I am the first-born of three kids; I have a younger brother then sister. I also have all the typical first-born characteristics: independent, parent-pleaser, rule-follower, strong-willed (some call it stubborn I say they just hate to be wrong and my way is better anyways). For example, a couple years ago I was able to go to Europe and tour London, parts of Ireland and some of Paris by myself. Several people couldn't believe I did it alone. I don't mind being by myself and doing things by myself. I actually like it. My favorite hobbies are very individual oriented (reading and photography). Unless absolutely necessary, I've been to all the doctor's visits alone and I find it difficult to ask anyone for help (this could be a pride issue--chewing on this one) because I want and like to do it myself or by myself.
Can independence turn into isolation? Our community group disbanded and we have yet to actively seek another. This summer I didn't work at the church but stayed home with the kids and had little to no contact with others except for on Sundays. I felt very isolated from life in general (I'm sure of you other stay at home moms can relate to that) and apart from the goings on in other peoples' lives.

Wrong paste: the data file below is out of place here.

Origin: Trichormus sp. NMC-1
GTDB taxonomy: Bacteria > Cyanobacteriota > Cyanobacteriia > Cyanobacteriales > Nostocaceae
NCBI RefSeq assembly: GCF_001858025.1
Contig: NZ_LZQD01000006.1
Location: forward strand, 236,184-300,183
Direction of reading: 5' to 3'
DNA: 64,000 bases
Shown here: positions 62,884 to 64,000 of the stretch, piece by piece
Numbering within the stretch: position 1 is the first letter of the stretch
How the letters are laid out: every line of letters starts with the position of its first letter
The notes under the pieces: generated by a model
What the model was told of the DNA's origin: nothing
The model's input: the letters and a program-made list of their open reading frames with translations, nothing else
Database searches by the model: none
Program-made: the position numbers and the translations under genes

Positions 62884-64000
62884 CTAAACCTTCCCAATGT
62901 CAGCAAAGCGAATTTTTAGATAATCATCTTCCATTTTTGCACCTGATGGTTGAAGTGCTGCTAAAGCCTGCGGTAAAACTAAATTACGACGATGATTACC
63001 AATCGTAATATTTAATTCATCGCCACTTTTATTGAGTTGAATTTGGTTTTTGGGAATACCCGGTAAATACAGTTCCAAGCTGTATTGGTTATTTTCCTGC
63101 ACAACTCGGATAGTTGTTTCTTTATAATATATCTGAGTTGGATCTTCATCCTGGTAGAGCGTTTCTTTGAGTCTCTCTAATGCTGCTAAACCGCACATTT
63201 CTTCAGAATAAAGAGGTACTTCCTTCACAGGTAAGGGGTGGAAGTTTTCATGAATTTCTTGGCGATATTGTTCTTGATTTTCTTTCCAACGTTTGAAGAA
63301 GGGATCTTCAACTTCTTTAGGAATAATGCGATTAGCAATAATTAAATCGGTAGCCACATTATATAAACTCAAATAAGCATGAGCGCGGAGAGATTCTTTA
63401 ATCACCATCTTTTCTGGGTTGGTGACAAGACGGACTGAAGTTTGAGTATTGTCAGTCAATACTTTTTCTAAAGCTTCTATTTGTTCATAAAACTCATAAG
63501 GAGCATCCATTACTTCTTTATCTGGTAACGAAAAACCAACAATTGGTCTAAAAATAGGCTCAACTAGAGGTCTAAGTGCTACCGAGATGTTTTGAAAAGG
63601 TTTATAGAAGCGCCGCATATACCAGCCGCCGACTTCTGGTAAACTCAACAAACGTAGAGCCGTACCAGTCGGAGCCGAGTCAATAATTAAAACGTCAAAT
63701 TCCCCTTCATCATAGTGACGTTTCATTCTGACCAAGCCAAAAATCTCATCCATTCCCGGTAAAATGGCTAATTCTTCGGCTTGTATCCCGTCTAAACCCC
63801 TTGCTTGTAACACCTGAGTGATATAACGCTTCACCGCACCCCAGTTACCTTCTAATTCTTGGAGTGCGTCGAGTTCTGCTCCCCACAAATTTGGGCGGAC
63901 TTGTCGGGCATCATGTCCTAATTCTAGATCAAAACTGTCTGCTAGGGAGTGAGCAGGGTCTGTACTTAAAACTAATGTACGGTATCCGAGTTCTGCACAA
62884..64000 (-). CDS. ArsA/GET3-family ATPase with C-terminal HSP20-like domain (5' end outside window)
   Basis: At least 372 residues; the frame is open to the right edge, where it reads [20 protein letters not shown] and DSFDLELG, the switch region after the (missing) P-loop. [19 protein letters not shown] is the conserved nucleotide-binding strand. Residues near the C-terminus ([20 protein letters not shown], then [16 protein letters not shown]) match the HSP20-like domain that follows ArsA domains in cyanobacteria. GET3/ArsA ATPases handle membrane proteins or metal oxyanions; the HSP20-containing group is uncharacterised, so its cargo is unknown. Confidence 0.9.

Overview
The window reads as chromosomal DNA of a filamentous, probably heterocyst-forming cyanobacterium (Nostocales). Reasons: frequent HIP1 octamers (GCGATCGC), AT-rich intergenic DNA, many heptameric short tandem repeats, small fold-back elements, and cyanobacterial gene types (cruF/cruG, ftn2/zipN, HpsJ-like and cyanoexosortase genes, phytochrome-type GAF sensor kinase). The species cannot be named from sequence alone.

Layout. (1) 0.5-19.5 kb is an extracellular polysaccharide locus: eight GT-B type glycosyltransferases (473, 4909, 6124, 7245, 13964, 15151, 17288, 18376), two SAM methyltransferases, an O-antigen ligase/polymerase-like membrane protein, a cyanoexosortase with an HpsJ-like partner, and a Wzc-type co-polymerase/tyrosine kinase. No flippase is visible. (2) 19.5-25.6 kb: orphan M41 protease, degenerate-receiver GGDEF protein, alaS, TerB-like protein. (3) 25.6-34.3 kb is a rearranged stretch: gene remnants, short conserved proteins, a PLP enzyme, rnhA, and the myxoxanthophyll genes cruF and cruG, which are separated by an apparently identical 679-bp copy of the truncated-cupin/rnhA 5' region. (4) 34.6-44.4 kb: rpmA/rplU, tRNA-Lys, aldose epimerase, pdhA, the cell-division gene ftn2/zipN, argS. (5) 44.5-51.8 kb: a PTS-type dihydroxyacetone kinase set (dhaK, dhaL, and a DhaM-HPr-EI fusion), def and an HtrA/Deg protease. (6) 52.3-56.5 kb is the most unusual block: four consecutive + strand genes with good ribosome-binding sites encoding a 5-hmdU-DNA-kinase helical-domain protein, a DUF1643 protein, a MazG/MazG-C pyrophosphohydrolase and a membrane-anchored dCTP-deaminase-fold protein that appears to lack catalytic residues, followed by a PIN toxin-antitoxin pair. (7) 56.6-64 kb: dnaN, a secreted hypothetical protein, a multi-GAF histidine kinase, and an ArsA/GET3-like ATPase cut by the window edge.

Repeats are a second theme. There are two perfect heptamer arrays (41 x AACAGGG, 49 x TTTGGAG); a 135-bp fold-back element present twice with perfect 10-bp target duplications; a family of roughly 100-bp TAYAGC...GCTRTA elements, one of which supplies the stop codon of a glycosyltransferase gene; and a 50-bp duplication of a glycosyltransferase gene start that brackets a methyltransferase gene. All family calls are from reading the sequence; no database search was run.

Let me just say I don't think times of isolation are bad. We see Jesus frequently going off by Himself to be with the Lord and on the cross He suffered the ultimate isolation of being completely separated from God. God uses isolation to bring about change as He did with me this summer but we are not built to stay in it.
The isolation didn't start to bother me until the end of the summer when we started getting ready for the kids to go back to school and I realized I would have nothing to do while they were gone. I really started to feel isolated and alone. I began to wonder why I hadn't heard from anyone; was this isolation my fault; had I been lax in my efforts to maintain relationships that were once a daily part of my life; how do I go about correcting this; do I want to even make the effort to correct it? God really didn't give me a choice in that one.
For the second time in less than a year I am facing surgery; not a simple "day" surgery like for my gall bladder, but one that is major and carries greater risks and a much longer hospital stay and recovery time. I have no choice but to rely on others to take care of my family: spiritually, emotionally, physically, possibly financially (don't worry, we're not moving 3 days after this surgery is done) and to take care of me--the independent one who has no choice but to ask for help, because what do you know, I'm not superwoman. I have a community of people who are not just willing to serve but who are honored to do so, who genuinely care about the needs of my family and want to meet those needs because it is what Christ did for us. I am overwhelmed and humbled by their support and thankful to not be isolated anymore.
This also has me thinking about my neighbors--Brad likes to say they're called APARTments for a reason. How many of us have neighbors who might consider themselves isolated? Are we isolating ourselves and not being salt and light to them? What can I do to change this and truly serve them? More things to chew upon as I continue with the strange blessing that comes in the shape of a Brazil nut.